The 'Hamilton' "Wait For It Lyrics" Set The Stage For Aaron Burr's Climactic Duel With Alexander Hamilton

NEW YORK, NY - FEBRUARY 15: Actor Leslie Odom, Jr. performs on stage during 'Hamilton' GRAMMY performance for The 58th GRAMMY Awards at Richard Rodgers Theater on February 15, 2016 in New York City. (Photo by Theo Wargo/Getty Images)
Source: Theo Wargo/Getty Images Entertainment/Getty Images

Considering there are 46 songs on the original cast recording of Hamilton, there's sure to be some debate about which track is the best. Everyone will have their favorites, though I've personally seen many express their love for "Guns and Ships," "Burn," and "The Schyler Sisters." But, certainly one of the most well-received songs is Aaron Burr's emotional aside in the middle of act one: "Wait For It." But, what are Hamilton's "Wait For It" lyrics really about? In the context of the musical's larger storyline, "Wait For It" speaks to the rivalry between Burr and Alexander Hamilton, with the former comparing his own success and relationships to those of his friend/rival — Hamilton, who had just gotten married to Eliza Schuyler while Burr was, at the time, in a relationship with a married woman. 

In fact, Burr speaks to his relationship with this woman, Theodosia, in the first stanza of "Wait For It:"

Theodosia writes me a letter every day
I'm keeping the bed warm while her husband is away
He's on the British side in Georgia
He's trying to keep the colonies in line
But he can keep all of Georgia
Theodosia, she's mine

But, as with other aspects of Burr's life, here he's competing with someone else. Although much of the song is focused on Hamilton, in the first stanza Burr clearly finds himself competing with Theodosia's husband, and covetous of his relationship with her. However, even though Burr seems to be the man Theodosia has chosen, he doesn't necessarily believe he has won, as he hints at waiting for a reason why she chose him.

Love doesn't discriminate
Between the sinners
And the saints
It takes and it takes and it takes
And we keep loving anyway
We laugh and we cry
And we break
And we make our mistakes
And if there's a reason I'm by her side
When so many have tried
Then I'm willing to wait for it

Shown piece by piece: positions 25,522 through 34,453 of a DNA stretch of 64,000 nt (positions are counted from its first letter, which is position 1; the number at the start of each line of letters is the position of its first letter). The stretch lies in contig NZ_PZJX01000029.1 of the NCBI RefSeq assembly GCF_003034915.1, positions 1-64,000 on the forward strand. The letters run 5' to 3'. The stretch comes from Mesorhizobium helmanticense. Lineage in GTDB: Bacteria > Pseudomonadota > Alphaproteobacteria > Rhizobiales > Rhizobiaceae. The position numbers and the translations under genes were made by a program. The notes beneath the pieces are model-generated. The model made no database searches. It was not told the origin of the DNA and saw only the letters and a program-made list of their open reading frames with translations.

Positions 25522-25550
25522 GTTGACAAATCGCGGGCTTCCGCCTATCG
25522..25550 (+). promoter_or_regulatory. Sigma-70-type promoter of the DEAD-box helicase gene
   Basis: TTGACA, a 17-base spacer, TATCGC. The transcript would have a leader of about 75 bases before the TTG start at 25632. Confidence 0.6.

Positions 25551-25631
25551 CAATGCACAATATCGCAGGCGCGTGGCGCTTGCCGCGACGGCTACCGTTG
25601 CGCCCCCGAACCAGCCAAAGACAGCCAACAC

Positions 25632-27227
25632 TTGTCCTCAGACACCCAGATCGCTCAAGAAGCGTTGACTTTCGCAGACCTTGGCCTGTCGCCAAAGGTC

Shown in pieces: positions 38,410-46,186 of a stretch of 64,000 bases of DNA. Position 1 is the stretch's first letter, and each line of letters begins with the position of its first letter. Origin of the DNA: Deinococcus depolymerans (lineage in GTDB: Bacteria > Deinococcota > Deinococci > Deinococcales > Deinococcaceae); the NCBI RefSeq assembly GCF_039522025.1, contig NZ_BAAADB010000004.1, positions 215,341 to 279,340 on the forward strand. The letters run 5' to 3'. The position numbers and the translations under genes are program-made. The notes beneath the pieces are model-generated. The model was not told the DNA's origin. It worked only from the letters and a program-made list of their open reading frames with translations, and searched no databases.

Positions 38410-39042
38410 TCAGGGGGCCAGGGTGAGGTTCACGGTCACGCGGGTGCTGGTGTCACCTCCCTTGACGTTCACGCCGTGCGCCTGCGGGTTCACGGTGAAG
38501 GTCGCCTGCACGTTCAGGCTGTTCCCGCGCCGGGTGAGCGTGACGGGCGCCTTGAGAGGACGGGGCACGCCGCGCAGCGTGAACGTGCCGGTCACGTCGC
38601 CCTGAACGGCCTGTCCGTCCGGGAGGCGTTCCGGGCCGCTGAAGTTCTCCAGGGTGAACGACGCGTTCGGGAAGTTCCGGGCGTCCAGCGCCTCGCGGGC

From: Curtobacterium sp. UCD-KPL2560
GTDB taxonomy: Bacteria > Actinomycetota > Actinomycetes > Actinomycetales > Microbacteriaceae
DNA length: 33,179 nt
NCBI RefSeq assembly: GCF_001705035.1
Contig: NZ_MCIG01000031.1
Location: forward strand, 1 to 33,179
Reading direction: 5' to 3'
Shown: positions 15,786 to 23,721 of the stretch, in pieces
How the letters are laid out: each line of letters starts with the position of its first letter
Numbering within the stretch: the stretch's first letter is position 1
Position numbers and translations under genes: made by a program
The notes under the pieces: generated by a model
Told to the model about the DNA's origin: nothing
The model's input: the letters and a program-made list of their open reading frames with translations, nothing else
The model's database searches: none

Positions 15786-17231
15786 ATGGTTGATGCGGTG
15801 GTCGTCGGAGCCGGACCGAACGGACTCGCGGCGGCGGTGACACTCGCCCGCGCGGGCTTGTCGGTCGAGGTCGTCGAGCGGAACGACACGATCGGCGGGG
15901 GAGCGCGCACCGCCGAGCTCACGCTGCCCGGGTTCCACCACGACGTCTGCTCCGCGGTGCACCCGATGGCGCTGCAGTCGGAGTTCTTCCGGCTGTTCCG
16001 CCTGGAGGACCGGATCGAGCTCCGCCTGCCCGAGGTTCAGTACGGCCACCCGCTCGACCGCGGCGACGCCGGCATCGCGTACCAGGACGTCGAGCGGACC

I'm willing to wait for it
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Still, one of Burr's major characteristics throughout Hamilton is his inability to choose a side. "Talk less, smile more," is his motto and though he has seen a number of major conflicts in his life (like the Revolutionary War, for one), Burr is always on his own side first and foremost.

My grandfather was a fire and brimstone preacher
But there are things that the
Homilies and hymns won't teach ya
My mother was a genius
My father commanded respect
When they died they left no instructions
Just a legacy to protect

As he explains, his efforts are the result of being left an orphan by his parents, but with "a legacy to protect." While Hamilton has tried to make something of himself despite his childhood, Burr has been motivated to make his parents proud and prove they didn't die in vain. For him, that makes the stakes of life and death so much higher.

Death doesn’t discriminate
Between the sinners
And the saints
It takes and it takes and it takes
And we keep living anyway
We rise and we fall
And we break
And we make our mistakes
And if there’s a reason I’m still alive
When everyone who loves me has died
I’m willing to wait for it
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However, Burr acknowledges in "Wait For It" that he doesn't have much control over other's actions, only over his own. As a result, he can only achieve what he wants by focusing on himself.

I am the one thing in life I can control
I am inimitable
I am an original
I’m not falling behind or running late
I’m not standing still
I am lying in wait

Still, Burr is human, and he can't help but look at what Hamilton has accomplished, what Hamilton has overcome already in his life, so Burr continues to compare himself to his rival. He wonders what it's "like in his shoes" while also seeming to resent whatever reason there may be that Hamilton "keeps winning anyway" despite the challenges he has faced. In his eyes, Burr has had to fight harder than Hamilton for less success. 

Hamilton faces an endless uphill climb
He has something to prove
He has nothing to lose
Hamilton’s pace is relentless
He wastes no time
What is it like in his shoes?
Hamilton doesn’t hesitate
He exhibits no restraint
He takes and he takes and he takes
And he keeps winning anyway
He changes the game
He plays and he raises the stakes
And if there’s a reason
He seems to thrive when so few survive, then Goddamnit—
I'm willing to wait for it
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So, "Wait For It" helps to give viewers a look into Burr's side of the story, which inevitably sets the stage for the climactic duel in the show when Burr's jealousy and anger reach a breaking point, and he winds up shooting and killing Hamilton in a duel. "Wait For It" is foreshadowing the emotional and story climax in the final stanza:

Life doesn't discriminate
Between the sinners and the saints
It takes and it takes and it takes
And if there's a reason I'm still alive
When so many have died
Then I'm willin' to—
Wait for it

All in all, "Wait For It" works to develop the character of Aaron Burr within the context of Hamilton. But, even beyond the show, "Wait For It" speaks to the feelings of competition most of us are guilty of, as well as not necessarily feeling like we measure up to the people around us at some point in our lives. Perhaps that's why "Wait For It" has become a favorite Hamilton song for many — I know that's why it's mine.

Images: Giphy (3)

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